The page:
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UK Politics

Number of civil servants earning more than £150,000 falls by a third


The number of senior government workers earning more than £150,000 has fallen by a third since the Coalition came to power, it emerged yesterday. In April, 234 civil servants and other officials had salaries in the top tax band – down from 291 in 2011 and 372 in 2010.

The chief executive of the Olympic Delivery Authority, Dennis Hone, was the highest paid on between £310,000 and £315,000. But that was significantly lower than last year's No 1, the head of the Nuclear Decommissioning Authority, Tony Fountain, whose package was worth more than £500,000. His successor, John Clarke, is earning between £265,000 and £270,000, according to figures released by the Government. Under the squeeze on pay overseen by the Cabinet Office minister Francis Maude, any salary above the Prime Minister's £142,500 has to be signed off by the Treasury.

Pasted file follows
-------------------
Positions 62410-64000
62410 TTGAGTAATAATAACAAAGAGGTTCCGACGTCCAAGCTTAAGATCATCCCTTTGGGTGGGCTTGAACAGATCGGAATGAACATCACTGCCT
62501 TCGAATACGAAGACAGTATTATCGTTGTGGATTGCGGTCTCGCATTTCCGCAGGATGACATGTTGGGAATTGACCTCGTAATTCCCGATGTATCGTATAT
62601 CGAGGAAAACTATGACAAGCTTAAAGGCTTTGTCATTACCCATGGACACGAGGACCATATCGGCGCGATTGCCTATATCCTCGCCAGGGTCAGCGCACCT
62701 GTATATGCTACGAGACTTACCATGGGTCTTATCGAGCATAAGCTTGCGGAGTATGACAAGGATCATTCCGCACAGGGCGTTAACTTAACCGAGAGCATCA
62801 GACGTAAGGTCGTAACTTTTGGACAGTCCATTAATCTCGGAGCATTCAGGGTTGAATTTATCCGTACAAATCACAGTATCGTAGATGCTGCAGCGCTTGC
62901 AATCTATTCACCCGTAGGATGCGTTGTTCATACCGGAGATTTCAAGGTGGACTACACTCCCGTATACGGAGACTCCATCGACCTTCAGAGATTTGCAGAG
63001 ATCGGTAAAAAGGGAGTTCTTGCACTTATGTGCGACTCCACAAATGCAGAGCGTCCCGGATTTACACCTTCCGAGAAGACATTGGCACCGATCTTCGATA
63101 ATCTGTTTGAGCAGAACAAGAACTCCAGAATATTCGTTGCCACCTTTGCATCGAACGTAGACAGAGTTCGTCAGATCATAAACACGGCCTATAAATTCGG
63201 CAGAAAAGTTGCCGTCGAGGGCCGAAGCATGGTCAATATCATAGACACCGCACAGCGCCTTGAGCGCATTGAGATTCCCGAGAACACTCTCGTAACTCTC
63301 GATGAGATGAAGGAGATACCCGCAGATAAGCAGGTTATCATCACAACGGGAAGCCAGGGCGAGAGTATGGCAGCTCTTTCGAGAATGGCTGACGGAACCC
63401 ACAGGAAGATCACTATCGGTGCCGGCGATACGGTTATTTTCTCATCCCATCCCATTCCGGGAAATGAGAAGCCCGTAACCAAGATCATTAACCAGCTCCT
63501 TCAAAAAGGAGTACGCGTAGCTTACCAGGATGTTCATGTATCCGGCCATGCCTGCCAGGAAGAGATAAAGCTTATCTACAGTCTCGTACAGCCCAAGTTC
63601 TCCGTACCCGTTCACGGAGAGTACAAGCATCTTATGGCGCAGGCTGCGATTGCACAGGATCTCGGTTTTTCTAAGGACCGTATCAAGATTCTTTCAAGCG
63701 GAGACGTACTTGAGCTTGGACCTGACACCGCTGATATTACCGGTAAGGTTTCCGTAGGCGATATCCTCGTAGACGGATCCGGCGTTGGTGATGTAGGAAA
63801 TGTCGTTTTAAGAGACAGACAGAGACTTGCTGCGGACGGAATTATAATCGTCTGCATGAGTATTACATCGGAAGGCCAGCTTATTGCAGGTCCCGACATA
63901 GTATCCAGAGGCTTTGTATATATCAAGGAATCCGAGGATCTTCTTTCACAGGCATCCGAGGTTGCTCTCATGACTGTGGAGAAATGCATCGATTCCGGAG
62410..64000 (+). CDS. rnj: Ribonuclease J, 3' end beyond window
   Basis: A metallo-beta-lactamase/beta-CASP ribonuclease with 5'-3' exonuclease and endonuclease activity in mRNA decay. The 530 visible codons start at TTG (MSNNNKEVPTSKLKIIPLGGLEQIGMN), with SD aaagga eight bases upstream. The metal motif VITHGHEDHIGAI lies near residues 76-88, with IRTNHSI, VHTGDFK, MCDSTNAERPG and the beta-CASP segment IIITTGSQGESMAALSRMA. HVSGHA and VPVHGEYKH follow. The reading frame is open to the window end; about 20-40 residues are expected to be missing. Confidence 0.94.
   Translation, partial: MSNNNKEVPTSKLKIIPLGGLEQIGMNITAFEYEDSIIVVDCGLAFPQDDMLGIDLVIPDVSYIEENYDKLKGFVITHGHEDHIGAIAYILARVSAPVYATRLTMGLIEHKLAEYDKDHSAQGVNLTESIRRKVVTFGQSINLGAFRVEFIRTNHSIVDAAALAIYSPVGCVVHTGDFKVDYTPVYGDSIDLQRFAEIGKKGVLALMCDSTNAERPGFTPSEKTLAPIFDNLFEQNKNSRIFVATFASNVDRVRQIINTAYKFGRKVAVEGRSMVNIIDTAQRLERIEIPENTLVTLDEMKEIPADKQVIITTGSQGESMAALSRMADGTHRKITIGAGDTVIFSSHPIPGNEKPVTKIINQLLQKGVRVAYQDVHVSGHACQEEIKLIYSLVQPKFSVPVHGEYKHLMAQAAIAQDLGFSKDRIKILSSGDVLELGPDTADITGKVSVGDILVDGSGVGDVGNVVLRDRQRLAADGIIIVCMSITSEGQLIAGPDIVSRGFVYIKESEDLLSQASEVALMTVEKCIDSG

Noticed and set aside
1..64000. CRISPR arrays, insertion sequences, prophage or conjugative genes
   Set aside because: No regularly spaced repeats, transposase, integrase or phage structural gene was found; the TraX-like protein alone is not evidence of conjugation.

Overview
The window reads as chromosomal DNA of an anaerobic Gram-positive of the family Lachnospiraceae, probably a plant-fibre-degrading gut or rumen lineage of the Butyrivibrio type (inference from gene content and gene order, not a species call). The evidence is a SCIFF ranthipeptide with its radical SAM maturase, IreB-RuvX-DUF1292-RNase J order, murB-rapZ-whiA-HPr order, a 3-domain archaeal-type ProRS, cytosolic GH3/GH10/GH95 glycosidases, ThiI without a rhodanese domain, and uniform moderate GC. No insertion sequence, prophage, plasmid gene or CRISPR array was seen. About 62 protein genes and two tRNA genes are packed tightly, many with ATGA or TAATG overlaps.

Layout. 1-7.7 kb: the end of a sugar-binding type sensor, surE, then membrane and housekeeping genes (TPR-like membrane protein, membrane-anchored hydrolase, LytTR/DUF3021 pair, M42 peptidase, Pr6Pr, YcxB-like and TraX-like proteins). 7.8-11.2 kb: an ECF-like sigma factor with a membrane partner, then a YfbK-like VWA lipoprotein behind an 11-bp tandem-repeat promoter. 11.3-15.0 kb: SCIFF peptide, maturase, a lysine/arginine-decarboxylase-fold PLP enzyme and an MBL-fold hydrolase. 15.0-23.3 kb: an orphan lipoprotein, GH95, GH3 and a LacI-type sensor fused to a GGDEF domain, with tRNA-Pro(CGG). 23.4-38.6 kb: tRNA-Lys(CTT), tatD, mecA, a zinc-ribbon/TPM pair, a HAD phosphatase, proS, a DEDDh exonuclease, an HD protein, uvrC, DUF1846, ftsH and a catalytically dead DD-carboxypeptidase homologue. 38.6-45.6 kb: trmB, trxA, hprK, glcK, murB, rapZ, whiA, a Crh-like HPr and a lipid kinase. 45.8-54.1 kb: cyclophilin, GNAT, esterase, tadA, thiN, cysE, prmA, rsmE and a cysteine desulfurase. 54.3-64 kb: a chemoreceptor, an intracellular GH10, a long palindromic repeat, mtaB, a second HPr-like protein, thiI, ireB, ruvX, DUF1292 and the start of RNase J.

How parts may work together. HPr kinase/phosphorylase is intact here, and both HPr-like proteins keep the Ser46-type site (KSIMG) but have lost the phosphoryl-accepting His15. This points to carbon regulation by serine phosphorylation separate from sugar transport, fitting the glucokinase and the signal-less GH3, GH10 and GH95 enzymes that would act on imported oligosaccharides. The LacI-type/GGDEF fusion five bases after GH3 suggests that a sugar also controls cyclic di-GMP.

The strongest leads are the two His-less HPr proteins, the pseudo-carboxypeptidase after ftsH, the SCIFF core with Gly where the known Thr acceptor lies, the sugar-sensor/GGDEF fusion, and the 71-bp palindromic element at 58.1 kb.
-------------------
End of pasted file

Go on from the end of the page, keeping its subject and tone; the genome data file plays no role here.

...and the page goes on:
Mr Maude said: "These figures show that there are a third fewer civil servants earning over £150,000 than there were under Labour.

"We must continue to attract the very best into public office but, unlike before, all salaries over this level are now specifically approved by the Chief Secretary to the Treasury."